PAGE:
February 15, 2011 § 2 Comments
Seattle is a city most well known for coffee, rain and grunge rock. Recently, however, they have experienced a boom in independent hip hop as artists like The Blue Scholars have been steadily producing high quality hip hop, musically and lyrically. My personal favorite group from Seattle is Common Market. I was turned on to Common Market by Relevant magazine, and I picked up their second full album Tobacco Road. I was met by a plethora of chill beats produced by Dj Sabzi and perfectly strung together words spit by the immense talent of RA Scion.
The first thing you’ll notice about Common Market is the intelligence that they bring to hip hop. Scion’s lyrics are a melting pot of story and biography, and his raps are an adventurous romp through an array of expertly delivered vocabulary words that make up a truly unique hip hop experience. Both members of Common Market are Baha’i, a faith that values nonviolence and peaceful treatment of others, and this spiritual and political bent shows through in their lyrics. We’re going to take a look at some of their music to highlight their positive contributions to hip hop.
Their first album Common Market is packed full of songs that are full of a driving energy with real hope behind it that seems to suggest that we can band together to make things better. On Every Last One Scion spits:
It’s our intent to re-implement modesty/Demandin’ self-respect be the market’s hottest commodity/Regulate the wealth and decimate extreme poverty/and educate kids with every dollar from the lottery/We ’bout to change the mentality/of old world savagery into a new reality/One where teachers and lawyers will change salaries/and liquor stores are razed to make way for art galleries…
This is not your average radio hip hop. This is two dudes, passionate about changing the way we think about the world and encouraging us to think about how we can actually make a change. Later on in the album on Love One, over a soulful beat from Sabzi, Scion raps about the women in his life: his mom, sister, wife and daughter. It’s a beautiful song that celebrates everything good about femininity and shows that Common Market’s approach to women is not formed by the prevailing view of the hip hop genre.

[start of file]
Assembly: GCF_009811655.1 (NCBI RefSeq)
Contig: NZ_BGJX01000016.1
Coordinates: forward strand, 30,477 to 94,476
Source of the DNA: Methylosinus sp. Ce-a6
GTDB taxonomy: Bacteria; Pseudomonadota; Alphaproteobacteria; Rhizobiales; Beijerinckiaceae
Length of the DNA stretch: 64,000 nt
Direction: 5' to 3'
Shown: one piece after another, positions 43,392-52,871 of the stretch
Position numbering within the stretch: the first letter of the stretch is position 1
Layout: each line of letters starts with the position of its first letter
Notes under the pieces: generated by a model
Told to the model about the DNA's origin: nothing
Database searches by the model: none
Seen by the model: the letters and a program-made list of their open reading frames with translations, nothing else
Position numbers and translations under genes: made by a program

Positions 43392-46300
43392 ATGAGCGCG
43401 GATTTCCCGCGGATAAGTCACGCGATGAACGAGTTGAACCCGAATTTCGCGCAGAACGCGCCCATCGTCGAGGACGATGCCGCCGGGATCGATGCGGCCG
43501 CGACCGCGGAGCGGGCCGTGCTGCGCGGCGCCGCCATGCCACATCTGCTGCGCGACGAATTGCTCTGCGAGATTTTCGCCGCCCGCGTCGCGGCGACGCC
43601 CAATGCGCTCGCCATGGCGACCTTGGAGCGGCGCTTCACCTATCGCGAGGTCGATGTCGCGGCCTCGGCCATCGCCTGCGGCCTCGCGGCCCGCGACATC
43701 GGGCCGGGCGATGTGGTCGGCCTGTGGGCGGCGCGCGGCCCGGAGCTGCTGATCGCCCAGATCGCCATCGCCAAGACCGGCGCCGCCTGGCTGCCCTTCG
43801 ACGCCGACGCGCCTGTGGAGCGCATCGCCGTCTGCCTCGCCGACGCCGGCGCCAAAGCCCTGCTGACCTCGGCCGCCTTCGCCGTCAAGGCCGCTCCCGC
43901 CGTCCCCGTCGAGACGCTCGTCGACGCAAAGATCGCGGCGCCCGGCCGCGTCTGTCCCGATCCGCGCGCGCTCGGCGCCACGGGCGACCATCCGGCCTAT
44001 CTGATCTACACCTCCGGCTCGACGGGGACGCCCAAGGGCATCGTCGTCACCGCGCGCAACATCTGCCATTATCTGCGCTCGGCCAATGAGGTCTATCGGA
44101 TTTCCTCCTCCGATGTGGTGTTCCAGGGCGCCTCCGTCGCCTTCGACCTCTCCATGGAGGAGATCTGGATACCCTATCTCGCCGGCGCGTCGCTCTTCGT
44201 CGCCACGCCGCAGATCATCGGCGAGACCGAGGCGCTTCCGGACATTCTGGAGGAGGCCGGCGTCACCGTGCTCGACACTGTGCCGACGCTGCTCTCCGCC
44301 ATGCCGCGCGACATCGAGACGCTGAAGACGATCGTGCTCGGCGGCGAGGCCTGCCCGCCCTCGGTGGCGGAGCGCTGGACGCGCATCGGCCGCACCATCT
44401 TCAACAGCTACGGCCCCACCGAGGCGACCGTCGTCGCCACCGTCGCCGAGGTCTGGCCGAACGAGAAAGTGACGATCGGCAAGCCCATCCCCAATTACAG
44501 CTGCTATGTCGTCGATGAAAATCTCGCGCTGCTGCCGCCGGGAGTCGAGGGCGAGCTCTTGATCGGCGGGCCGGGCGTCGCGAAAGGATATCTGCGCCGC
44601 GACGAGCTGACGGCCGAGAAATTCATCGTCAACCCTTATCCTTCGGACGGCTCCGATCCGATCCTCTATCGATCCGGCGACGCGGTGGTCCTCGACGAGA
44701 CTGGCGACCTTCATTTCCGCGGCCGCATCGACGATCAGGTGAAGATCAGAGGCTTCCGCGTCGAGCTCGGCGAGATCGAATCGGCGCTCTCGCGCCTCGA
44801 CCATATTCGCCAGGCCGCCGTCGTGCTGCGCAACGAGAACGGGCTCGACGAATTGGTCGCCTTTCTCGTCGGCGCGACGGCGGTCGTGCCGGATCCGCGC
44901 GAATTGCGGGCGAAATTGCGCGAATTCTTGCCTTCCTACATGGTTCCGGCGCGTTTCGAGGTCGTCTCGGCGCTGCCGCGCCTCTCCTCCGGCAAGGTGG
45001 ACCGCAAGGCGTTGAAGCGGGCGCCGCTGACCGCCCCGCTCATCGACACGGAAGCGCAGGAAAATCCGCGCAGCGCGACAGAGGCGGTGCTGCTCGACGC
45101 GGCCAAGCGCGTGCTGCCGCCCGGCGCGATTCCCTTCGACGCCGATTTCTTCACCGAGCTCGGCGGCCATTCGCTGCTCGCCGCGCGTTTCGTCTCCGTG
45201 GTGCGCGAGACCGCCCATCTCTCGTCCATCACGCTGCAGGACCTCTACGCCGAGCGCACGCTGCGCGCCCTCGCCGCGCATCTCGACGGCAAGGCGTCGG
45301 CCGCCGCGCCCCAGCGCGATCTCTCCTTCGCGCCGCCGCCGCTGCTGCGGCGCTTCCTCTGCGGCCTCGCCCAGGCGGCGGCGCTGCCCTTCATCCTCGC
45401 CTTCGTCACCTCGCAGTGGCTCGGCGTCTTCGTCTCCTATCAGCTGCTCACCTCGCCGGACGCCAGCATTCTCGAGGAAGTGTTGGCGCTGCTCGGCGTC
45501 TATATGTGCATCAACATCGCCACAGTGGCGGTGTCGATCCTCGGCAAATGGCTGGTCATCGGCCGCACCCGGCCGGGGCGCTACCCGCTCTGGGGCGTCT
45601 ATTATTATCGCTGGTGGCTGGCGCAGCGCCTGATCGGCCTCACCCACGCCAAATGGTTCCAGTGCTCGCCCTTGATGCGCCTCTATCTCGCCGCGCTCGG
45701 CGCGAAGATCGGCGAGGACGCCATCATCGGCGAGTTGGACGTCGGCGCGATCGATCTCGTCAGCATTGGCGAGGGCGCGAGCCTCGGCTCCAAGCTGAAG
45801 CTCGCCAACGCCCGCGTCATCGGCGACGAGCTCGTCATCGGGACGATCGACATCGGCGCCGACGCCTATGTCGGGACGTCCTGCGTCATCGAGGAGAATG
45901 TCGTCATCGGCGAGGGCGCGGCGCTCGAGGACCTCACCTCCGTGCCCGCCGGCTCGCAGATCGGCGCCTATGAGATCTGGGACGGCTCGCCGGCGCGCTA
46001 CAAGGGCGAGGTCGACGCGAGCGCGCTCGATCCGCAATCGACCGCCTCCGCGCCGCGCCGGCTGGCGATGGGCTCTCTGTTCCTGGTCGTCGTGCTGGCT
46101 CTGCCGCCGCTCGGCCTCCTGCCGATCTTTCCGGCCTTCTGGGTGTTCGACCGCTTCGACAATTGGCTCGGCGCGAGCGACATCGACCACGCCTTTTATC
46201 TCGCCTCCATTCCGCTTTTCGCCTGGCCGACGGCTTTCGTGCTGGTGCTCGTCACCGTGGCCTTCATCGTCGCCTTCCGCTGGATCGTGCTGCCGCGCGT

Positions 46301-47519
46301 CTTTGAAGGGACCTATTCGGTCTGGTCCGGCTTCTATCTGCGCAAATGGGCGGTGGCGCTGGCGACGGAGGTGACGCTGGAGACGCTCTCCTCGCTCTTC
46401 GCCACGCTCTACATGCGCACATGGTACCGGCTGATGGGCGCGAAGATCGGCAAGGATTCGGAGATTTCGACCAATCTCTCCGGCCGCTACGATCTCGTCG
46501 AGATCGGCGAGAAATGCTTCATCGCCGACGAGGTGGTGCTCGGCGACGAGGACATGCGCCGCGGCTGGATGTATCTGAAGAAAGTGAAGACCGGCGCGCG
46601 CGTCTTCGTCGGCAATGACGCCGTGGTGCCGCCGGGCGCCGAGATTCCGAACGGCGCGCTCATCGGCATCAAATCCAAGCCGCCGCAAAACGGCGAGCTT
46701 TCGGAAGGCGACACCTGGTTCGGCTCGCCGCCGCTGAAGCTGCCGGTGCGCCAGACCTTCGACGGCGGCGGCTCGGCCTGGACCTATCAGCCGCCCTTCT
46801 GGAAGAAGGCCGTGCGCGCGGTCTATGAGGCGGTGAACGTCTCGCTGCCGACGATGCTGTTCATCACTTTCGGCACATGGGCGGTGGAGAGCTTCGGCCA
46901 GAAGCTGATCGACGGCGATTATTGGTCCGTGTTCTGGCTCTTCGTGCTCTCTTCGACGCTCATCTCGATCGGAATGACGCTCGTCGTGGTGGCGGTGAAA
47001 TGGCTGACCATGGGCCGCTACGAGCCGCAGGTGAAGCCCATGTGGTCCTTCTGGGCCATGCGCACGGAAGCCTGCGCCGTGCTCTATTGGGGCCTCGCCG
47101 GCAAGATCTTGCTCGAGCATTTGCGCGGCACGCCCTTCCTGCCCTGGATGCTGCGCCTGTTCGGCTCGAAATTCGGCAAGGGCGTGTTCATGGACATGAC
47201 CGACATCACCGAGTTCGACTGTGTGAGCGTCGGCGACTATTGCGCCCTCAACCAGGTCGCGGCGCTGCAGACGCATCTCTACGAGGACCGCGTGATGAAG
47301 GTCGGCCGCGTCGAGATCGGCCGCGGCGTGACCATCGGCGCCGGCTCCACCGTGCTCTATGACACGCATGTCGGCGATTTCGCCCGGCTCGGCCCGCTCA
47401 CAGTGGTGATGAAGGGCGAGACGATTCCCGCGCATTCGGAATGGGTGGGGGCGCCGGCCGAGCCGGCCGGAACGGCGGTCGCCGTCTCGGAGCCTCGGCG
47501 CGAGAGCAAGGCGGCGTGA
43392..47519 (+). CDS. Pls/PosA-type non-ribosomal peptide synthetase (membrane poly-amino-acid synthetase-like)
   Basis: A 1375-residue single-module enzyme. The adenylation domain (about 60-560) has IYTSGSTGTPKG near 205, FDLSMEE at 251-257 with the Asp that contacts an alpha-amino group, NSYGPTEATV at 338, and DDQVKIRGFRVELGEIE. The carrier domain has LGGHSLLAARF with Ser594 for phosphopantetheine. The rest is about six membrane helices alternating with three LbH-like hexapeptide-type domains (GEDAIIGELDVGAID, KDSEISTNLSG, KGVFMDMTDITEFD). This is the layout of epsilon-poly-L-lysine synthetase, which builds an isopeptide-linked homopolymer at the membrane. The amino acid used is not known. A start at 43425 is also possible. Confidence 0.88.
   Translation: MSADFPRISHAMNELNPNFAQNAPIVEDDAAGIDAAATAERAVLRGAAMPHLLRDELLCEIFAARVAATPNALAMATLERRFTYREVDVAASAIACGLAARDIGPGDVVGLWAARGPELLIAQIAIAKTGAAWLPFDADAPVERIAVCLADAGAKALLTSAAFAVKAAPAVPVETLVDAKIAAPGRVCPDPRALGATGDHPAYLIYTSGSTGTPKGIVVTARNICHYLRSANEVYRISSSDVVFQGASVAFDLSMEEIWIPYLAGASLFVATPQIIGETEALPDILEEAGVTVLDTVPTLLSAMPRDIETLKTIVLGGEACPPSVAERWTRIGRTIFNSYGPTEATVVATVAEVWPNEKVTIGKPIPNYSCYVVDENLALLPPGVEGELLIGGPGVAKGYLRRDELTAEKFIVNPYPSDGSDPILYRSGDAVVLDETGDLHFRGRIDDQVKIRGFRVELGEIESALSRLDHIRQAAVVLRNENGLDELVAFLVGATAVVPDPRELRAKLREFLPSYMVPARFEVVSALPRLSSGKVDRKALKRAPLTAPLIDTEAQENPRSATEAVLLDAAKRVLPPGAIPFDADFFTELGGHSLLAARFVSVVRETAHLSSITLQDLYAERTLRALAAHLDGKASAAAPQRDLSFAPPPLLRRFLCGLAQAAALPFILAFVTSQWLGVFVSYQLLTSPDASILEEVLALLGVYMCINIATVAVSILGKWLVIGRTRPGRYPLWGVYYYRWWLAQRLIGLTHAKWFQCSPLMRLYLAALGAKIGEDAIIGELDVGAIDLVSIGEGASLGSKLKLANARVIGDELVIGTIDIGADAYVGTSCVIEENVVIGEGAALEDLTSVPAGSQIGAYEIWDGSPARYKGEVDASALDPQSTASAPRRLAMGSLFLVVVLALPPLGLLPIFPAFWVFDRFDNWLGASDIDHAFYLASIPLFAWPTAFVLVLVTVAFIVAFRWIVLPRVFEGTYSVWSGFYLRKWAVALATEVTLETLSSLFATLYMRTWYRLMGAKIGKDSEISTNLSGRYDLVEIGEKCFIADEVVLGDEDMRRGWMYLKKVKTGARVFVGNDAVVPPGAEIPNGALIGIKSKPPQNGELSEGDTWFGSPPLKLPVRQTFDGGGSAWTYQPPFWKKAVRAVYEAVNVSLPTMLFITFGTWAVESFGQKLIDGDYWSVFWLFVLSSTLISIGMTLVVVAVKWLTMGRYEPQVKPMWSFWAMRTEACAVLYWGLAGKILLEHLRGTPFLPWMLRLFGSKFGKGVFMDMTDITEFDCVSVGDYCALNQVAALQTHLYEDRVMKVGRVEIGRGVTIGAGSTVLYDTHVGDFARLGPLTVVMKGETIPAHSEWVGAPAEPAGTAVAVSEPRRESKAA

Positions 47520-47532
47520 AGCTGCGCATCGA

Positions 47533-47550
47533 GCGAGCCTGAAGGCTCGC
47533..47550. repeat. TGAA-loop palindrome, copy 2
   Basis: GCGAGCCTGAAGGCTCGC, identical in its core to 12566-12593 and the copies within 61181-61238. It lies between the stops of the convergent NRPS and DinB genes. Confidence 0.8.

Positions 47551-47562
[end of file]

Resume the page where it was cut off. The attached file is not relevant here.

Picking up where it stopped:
After their first album, filled with many more songs like those I highlighted above, Common Market released an EP before dropping Tobacco Road. Tobacco Road is a stunning album, dripping with soul, Scion’s lyrics perfectly complemented by Sabzi’s production. The album bursts out of the doors with Trouble Is, but it is the second song Gol’Dust that captures my attention immediately. The song is a exemplary look at greed and the many ways it influences our daily lives. My favorite lines come at the end of the song: “And what’s a legacy worth next to mined metal, yo/Measure me first–depression, it’s better we work/For change, not for pennies, if anything the commodity traded is us for flakes of gold dust.”
Tobacco Road is an album concerned with the way in which we work, the affects of industrialization and, ultimately, the way we live our lives. Nina Sing touches on poverty and societal inequality in work and economic conditions. The final verse is a perfect example: “Seein’ fam fallin’ through the cracks in the variance/Famished on a barren land of AIDS and malaria/One percent could fix it with a tenth of their inheritance/Freedom buried in the treasure chest of the nefarious.” Regardless of whether or not you agree with their conclusions, there is no doubt that Common Market is exploring important territory with a level of maturity and verbosity that should be respected. The album concludes with the title track, an homage to Tobacco Road in Kentucky, which also offers up a introspective look on growing up and leaving home. “Mindful of the nights in that state, who they say life is what you make it/When really life is what makes you…The schools failed me, thank God the farm taught me/The value of a calloused hand, how to work and plow this land/How even a modest crop will make your pop the proudest man.”
Common Market is a independent hip hop group that is not afraid to tackle big issues and they do it in an intellectual, effective way. Their songs are loaded with words and ideas that are available for anyone who is willing to listen. Positive and socially conscious, Common Market is making great music with a worthwhile message.